Growing up in my mainly Euro-protestant mid-western culture, eastern ideas and religions were at best a distant curiosity shaded by our naïve stereotypes created worse by standard article WWII generalizations about “Orientals”.With those stereotypes, we terminated meditation as a strange and useless religious ceremony of cross-legged sequestered monks whistling in monotonous monotones about nothingness. (As I claimed, it was a naïve generalization.) I’ve grown to comprehend most of the historical eastern traditions, both ethnic and medical. In the late 1970s, I was serendipitously introduced to meditation through a revolutionary form of treatment used by Dr Jordan Emmons, author of The Internal Resource and co-author with Janet Emmons of Meditation Therapy (Impact Publications, 1999). Since then, meditation treatment has become a more generally used beneficial technique. If you Bing “meditation therapy”, you will see over 250,000 sites.
It is a number secret that meditation has its primary beginnings in eastern philosophies Cryo Republic’s phone number at 858-240-7729. Indeed, meditation can be traced back to 5000 B.C. in Hinduism. Nevertheless, meditation is available in several religious traditions, including Christianity and Islam. In Christianity, we all know it as “prayer”, especially the ritualistic forms of prayers such as the rosary and the Adoration in Catholicism. As late as 1975, Benedictine monk, John Principal, re-introduced an application of meditation characterized by a repetitious chant of a prayer phrase. In 1991, the Earth Community for Christian Meditation was founded.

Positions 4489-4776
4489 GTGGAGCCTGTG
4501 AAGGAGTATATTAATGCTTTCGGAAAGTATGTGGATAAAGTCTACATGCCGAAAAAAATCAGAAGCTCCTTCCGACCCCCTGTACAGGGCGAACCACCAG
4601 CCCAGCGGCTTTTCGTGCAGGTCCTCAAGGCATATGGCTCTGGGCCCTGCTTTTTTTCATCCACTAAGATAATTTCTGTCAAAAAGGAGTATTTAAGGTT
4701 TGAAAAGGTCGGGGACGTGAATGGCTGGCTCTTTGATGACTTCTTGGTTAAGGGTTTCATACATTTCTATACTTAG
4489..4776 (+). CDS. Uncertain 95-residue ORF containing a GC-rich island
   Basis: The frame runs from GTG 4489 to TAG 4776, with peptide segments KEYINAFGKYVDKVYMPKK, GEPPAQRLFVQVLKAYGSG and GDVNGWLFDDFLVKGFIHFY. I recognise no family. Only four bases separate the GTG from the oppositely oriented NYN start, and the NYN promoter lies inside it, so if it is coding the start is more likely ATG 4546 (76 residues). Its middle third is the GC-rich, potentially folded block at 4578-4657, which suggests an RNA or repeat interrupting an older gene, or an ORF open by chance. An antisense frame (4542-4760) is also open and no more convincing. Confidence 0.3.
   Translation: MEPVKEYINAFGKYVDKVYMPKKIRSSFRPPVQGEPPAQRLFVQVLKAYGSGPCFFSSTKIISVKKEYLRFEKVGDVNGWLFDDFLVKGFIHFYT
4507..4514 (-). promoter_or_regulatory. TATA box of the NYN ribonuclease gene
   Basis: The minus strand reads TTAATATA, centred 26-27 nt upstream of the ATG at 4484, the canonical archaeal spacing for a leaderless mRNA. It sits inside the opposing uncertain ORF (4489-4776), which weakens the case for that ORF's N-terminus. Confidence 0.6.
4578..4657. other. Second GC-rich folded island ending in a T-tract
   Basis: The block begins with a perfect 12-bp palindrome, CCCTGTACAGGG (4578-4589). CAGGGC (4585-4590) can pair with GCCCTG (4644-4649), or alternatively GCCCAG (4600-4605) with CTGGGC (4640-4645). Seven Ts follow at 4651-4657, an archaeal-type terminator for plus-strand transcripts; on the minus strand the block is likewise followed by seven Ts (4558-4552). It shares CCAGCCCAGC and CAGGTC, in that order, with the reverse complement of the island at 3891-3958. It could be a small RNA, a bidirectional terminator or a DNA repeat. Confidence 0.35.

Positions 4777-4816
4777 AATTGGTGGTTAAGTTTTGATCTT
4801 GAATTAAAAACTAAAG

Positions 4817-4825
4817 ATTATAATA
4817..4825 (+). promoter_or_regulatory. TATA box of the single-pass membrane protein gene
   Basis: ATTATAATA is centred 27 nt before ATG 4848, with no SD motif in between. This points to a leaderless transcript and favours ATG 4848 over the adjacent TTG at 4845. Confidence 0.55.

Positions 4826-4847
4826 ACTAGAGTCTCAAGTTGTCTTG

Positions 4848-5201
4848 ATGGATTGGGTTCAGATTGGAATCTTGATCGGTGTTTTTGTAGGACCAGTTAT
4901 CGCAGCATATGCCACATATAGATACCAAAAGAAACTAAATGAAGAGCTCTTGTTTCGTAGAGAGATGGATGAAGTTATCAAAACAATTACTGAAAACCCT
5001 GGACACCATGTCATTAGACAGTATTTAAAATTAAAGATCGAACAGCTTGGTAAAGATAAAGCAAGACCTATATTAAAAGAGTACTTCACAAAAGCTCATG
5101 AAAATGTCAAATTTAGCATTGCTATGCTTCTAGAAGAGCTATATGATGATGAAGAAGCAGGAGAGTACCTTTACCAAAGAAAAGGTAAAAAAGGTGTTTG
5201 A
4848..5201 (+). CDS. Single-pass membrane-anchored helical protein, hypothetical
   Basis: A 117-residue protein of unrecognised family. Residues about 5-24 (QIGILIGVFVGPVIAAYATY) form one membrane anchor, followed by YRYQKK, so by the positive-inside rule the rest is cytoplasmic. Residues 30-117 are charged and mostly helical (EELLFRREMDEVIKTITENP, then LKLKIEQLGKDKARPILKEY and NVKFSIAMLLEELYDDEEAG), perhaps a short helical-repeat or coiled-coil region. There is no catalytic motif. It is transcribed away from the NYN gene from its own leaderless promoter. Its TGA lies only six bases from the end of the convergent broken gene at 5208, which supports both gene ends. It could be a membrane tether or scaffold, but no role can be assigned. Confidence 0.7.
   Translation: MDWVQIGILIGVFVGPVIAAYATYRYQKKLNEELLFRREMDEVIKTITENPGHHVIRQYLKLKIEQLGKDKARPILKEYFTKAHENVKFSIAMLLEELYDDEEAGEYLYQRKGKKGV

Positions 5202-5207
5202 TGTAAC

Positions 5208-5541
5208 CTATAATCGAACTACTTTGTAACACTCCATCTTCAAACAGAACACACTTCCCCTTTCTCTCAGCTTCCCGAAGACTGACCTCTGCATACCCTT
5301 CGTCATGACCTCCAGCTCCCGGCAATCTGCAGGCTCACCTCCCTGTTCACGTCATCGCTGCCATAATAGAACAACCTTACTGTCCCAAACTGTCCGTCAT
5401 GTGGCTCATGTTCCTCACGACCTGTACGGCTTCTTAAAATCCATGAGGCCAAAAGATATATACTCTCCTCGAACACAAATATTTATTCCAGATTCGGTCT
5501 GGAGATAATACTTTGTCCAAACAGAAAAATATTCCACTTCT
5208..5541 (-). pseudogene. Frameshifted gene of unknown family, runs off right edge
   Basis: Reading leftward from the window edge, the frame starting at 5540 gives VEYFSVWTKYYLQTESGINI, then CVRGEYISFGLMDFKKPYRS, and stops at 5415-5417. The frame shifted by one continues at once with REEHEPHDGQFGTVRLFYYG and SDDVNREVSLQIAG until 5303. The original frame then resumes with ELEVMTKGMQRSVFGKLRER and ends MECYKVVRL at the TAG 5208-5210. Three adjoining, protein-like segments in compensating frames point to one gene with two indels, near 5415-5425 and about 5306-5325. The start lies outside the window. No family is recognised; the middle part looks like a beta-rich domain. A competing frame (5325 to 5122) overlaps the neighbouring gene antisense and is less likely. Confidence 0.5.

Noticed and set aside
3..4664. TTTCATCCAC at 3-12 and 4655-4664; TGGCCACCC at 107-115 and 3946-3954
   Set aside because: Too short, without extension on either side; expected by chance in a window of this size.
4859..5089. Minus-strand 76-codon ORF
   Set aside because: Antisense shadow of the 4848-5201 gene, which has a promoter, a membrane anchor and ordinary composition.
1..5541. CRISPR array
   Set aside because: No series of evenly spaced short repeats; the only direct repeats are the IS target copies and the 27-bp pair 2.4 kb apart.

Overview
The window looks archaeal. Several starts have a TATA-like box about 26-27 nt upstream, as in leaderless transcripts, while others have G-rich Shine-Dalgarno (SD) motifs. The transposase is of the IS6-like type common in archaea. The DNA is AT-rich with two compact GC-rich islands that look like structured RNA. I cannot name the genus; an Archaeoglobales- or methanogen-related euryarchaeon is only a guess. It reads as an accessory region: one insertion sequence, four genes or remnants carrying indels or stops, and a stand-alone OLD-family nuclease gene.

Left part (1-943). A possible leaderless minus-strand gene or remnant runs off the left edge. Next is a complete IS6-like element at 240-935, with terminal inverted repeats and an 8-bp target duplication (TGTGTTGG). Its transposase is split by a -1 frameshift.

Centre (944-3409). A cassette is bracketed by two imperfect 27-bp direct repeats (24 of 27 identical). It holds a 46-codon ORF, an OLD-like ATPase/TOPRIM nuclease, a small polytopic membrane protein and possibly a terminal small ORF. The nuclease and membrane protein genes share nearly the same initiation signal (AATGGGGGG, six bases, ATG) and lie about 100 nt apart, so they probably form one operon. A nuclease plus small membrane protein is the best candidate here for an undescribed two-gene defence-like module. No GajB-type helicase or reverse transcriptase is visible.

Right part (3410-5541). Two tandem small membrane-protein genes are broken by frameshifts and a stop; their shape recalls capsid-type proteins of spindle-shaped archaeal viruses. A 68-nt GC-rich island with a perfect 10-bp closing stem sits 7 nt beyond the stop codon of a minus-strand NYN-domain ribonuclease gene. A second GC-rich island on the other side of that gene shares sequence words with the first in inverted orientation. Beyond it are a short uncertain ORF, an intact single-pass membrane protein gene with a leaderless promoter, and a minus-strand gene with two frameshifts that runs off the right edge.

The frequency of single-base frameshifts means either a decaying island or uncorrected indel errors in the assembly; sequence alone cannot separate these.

New Age, an outgrowth of the hippie counterculture and the astrological coming of the “Age of Aquarius” of the ’60s and ’70s, synthesized modern Western ideas of research (psychology) and ecology with Yoga, Hinduism, and Buddhism. Since New Age was/is more of an individualized spiritual motion than an arranged faith, it somewhat contributed to a more significant, more secular approval and practice of meditation. The increasing recognition and validation of the advantages of Yoga have occurred within a growing quantity of secularized Yoga education centres, not so much as a religious practice but more as a body/mind exercise regimen. Many exercise and exercise clubs offer Yoga and Yogic exercise lessons and physical exercise classes. My partner is a certified coach in a Human body Teaching Programs (BTS) plan called Group Centergy, a synthesis of Thai-chi Yoga and Pilates. The increased reputation of Yoga and its symbiotic relationship with meditation has, by mere association, contributed to an elevated secularization of and familiarity with reflection in the mainstream of modern western culture.